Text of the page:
MDC Protection Branch launches new canine unit

Pictured left to right: Cpl. Alan Lamb and Tex (MDC), Cpl. Susan Swem/Astro (MDC), Conservation...
Pictured left to right: Cpl. Alan Lamb and Tex (MDC), Cpl. Susan Swem/Astro (MDC), Conservation Officer Justin Brimhall/Cooper (Utah Division of Wildlife Resources), Master Officer Jeffrey Milner/Coda (Indiana Department of Natural Resources), Cpl. Don Clever/Penny (MDC), Game Warden Sean Coleman/Riggs (Kansas Department of Wildlife, Parks, and Tourism), Cpl. Caleb Pryor/Zara (MDC), Cpl. Justin Pyburn/Korra (MDC), and Conservation Police David Hennaman/Waylon (Virginia Game and Inland Fisheries).((Source: MDC))
Updated: May. 18, 2021 at 3:15 PM CDT
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JEFFERSON CITY, Mo. (KFVS) - The Missouri Department of Conservation (MDC) is set to launch a new canine unit through its Protection Branch this summer.

The new unit will consist of five dogs and their conservation agent-handlers.

They will be stationed around the state.

According to MDC, the capabilities of canines are extensive in conservation-related work, but common uses include tracking, evidence recovery, search and rescue, wildlife detection and public outreach programs.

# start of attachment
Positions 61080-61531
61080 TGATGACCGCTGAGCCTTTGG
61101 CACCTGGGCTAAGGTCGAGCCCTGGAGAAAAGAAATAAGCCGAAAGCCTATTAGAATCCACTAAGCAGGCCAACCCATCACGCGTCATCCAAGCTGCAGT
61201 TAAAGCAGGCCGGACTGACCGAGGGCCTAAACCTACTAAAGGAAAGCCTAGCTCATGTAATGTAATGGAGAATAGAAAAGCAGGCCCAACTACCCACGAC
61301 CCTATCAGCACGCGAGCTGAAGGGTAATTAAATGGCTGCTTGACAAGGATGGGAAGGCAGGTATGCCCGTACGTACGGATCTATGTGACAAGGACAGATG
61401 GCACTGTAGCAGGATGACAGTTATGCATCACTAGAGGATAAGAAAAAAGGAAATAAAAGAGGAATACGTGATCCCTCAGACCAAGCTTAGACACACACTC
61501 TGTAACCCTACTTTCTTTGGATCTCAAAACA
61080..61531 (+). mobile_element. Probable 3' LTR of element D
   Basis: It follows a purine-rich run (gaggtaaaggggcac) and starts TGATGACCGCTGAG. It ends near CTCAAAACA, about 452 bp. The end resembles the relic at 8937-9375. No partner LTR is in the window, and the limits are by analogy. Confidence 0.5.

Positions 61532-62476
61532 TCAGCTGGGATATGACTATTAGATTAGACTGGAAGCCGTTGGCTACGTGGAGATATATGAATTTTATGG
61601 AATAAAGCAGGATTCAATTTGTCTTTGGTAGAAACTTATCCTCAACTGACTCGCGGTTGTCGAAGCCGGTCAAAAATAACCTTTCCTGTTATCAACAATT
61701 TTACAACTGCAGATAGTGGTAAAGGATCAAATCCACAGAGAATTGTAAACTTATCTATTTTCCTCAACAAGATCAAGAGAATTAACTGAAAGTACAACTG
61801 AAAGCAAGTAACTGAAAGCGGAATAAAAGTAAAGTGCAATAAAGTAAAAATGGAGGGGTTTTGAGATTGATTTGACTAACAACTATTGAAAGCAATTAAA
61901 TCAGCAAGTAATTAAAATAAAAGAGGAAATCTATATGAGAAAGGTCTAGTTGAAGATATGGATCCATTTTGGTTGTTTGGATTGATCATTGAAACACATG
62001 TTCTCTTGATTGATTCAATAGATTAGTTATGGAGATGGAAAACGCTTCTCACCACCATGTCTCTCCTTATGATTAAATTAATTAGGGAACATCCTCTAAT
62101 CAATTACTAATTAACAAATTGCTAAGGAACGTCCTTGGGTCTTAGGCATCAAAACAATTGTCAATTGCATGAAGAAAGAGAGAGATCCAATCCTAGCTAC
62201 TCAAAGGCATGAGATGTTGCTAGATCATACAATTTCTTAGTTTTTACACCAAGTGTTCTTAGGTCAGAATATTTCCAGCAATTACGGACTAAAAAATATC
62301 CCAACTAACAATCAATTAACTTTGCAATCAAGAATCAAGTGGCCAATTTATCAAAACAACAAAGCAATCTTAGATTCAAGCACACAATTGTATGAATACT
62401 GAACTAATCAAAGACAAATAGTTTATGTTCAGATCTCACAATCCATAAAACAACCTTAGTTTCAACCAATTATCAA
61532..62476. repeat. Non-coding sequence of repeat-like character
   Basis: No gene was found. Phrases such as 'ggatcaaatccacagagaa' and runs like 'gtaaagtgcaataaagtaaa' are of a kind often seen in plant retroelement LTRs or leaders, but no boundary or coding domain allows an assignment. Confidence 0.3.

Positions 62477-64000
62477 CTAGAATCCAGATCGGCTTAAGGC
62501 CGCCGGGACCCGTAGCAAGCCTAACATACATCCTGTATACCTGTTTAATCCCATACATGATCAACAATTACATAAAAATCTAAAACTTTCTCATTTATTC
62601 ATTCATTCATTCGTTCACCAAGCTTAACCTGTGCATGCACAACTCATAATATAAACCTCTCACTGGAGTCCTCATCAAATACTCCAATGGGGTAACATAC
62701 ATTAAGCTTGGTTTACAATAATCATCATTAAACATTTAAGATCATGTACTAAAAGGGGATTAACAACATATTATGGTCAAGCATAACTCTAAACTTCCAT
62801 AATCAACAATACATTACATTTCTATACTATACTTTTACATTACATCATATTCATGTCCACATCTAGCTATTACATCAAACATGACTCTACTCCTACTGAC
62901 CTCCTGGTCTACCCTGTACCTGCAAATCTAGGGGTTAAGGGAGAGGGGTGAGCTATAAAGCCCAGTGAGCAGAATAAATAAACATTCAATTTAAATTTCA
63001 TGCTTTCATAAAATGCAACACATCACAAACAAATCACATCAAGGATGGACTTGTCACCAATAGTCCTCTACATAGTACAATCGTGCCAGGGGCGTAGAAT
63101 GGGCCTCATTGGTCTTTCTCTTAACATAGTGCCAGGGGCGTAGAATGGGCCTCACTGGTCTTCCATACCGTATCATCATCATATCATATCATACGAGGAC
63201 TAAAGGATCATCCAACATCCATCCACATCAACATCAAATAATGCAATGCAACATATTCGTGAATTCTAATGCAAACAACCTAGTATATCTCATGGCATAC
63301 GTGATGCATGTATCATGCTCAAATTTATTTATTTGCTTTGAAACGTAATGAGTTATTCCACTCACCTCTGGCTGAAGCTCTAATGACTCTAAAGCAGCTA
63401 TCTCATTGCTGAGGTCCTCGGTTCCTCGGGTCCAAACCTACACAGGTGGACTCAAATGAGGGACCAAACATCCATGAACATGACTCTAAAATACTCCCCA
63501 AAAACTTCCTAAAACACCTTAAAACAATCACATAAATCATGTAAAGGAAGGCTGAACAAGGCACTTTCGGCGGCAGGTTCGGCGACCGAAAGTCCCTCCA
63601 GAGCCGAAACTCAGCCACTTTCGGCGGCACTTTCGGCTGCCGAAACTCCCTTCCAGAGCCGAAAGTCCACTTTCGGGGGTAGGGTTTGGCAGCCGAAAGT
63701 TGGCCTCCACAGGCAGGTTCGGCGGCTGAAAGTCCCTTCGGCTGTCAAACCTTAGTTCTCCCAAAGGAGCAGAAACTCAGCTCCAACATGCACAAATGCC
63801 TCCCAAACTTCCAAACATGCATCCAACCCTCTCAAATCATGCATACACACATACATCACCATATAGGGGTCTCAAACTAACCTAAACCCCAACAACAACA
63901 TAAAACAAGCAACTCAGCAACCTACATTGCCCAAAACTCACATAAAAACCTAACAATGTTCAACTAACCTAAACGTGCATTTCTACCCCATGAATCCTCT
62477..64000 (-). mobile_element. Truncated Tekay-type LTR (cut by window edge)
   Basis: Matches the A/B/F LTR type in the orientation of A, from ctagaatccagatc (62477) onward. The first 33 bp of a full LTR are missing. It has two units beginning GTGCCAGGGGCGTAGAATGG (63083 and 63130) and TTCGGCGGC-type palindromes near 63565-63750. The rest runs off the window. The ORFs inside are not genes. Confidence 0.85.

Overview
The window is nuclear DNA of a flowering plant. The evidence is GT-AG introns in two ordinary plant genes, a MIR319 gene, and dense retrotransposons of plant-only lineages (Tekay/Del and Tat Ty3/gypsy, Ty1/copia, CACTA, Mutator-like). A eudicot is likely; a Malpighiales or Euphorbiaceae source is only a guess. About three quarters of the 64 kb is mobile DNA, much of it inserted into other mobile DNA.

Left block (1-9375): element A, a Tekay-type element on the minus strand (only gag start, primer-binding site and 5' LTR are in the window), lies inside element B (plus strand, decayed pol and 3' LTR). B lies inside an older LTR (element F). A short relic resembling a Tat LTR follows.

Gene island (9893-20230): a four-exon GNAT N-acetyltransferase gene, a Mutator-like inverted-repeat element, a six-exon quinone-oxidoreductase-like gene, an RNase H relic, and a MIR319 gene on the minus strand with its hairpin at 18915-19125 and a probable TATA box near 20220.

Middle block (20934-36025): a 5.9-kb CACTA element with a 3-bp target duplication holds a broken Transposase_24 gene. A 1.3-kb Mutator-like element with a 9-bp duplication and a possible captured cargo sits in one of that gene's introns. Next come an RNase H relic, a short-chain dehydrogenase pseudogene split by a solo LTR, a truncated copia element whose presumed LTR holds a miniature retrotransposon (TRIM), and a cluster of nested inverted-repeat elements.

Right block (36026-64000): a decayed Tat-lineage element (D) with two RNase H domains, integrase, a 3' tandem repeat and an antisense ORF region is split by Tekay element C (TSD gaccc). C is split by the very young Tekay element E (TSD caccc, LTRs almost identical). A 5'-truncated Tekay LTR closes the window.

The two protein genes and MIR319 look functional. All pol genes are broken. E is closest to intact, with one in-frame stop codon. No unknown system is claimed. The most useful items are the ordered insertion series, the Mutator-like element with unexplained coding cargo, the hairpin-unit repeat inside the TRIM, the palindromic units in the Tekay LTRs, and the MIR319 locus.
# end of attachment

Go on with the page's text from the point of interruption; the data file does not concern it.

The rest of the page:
Another rapidly growing use of canines is in the field of endangered and invasive species.

“Canine programs have been successfully used by conservation agencies since the late 1970s,” said MDC Protection Deputy Chief Dean Harre. “The implementation of this canine program will help continue MDC’s mission of protecting Missouri’s fish, forest, and wildlife resources.”

Retriever-style dog breeds were specifically purchased for the MDC program, which consists of three Labrador Retrievers and two German Shorthaired Pointers.

The dogs will be used for a variety of enforcement investigations, such as evidence recovery and wildlife trafficking.

They will also be used in public outreach programs at fairs and schools.

MDC has partnered with the Indiana Department of Natural Resources, which has its own canine training program, to provide certified canine training services.

The canine handlers and their partners initiated a rigorous nine-week training program with Indiana DNR in February and graduated from the program May 14.

Click here for more information.

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